Systems of interacting quantum spins show a rich spectrum of quantum phases and display interesting many-body dynamics. Computing characteristics of even small systems on conventionalcomputers poses significant challenges. A quantum simulator has the potential to outperform standard computers in calculating the evolution of complex quantum systems. Here, we perform a digital quantum simulation of the paradigmatic Heisenberg and Ising interacting spin models using a two transmon-qubit circuit quantum electrodynamics setup. We make use of the exchange interaction naturally present in the simulator to construct a digital decomposition of the model-specific evolution and extract its full dynamics. This approach is universal and efficient, employing only resources which are polynomial in the number of spins and indicates a path towards the controlled simulation of general spin dynamics in superconducting qubit platforms.

We propose a method for the efficient quantum simulation of fermionic systems with superconducting circuits. It consists in the suitable use of Jordan-Wigner mapping, Trotter decomposition,and multiqubit gates, be with the use of a quantum bus or direct capacitive couplings. We apply our method to the paradigmatic cases of 1D and 2D Fermi-Hubbard models, involving couplings with nearest and next-nearest neighbours. Furthermore, we propose an optimal architecture for this model and discuss the benchmarking of the simulations in realistic circuit quantum electrodynamics setups.

We propose the analog-digital quantum simulation of the quantum Rabi and Dicke models using circuit quantum electrodynamics (QED). We find that all physical regimes, in particular thosewhich are impossible to realize in typical cavity QED setups, can be simulated via unitary decomposition into digital steps. Furthermore, we show the emergence of the Dirac equation dynamics from the quantum Rabi model when the mode frequency vanishes. Finally, we analyze the feasibility of this proposal under realistic superconducting circuit scenarios.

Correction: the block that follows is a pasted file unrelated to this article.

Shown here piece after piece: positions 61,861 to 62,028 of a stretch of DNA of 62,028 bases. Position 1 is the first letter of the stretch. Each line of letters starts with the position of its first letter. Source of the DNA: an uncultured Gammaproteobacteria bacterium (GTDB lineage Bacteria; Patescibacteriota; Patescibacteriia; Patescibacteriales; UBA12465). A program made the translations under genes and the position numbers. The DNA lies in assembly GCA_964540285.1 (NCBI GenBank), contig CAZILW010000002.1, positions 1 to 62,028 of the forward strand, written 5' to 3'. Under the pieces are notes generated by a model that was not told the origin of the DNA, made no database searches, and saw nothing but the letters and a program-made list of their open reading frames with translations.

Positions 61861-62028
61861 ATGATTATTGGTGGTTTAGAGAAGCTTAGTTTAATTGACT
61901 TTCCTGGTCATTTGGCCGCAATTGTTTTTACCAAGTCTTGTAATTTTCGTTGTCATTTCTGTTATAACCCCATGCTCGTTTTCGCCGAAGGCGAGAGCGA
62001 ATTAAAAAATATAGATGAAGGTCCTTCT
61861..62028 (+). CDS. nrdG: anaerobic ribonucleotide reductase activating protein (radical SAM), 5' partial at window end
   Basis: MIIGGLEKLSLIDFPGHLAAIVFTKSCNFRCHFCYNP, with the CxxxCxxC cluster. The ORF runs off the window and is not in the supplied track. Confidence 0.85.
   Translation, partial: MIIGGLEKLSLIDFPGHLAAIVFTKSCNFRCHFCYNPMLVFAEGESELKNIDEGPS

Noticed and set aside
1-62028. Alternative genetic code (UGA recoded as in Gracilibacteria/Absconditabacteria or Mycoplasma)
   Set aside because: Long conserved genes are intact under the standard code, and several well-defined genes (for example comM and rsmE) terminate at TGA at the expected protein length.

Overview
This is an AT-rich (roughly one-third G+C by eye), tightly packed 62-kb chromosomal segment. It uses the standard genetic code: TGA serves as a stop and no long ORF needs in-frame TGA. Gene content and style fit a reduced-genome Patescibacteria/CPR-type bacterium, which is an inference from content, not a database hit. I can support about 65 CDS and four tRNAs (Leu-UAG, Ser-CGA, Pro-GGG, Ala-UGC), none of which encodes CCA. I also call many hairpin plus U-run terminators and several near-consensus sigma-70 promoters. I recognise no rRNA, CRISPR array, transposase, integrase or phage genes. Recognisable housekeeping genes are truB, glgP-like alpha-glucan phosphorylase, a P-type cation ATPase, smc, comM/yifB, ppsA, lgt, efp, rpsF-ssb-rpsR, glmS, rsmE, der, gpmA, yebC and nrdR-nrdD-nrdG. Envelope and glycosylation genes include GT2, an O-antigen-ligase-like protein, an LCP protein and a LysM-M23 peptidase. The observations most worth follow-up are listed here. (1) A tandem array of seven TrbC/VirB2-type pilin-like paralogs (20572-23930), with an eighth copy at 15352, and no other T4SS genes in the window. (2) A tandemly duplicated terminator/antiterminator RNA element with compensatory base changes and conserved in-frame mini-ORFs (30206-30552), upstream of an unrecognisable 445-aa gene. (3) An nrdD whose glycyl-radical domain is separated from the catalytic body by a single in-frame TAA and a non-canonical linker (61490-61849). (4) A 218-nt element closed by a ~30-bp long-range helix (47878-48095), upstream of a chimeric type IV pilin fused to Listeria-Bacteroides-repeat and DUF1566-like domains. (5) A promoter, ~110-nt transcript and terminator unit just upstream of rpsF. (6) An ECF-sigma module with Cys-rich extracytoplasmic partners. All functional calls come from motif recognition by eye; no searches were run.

We propose the implementation of a digital quantum simulator for prototypical spin models in a circuit quantum electrodynamics architecture. We consider the feasibility of the quantumsimulation of Heisenberg and frustrated Ising models in transmon qubits coupled to coplanar waveguide microwave resonators. Furthermore, we analyze the time evolution of these models and compare the ideal spin dynamics with a realistic version of the proposed quantum simulator. Finally, we discuss the key steps for developing the toolbox of digital quantum simulators in superconducting circuits.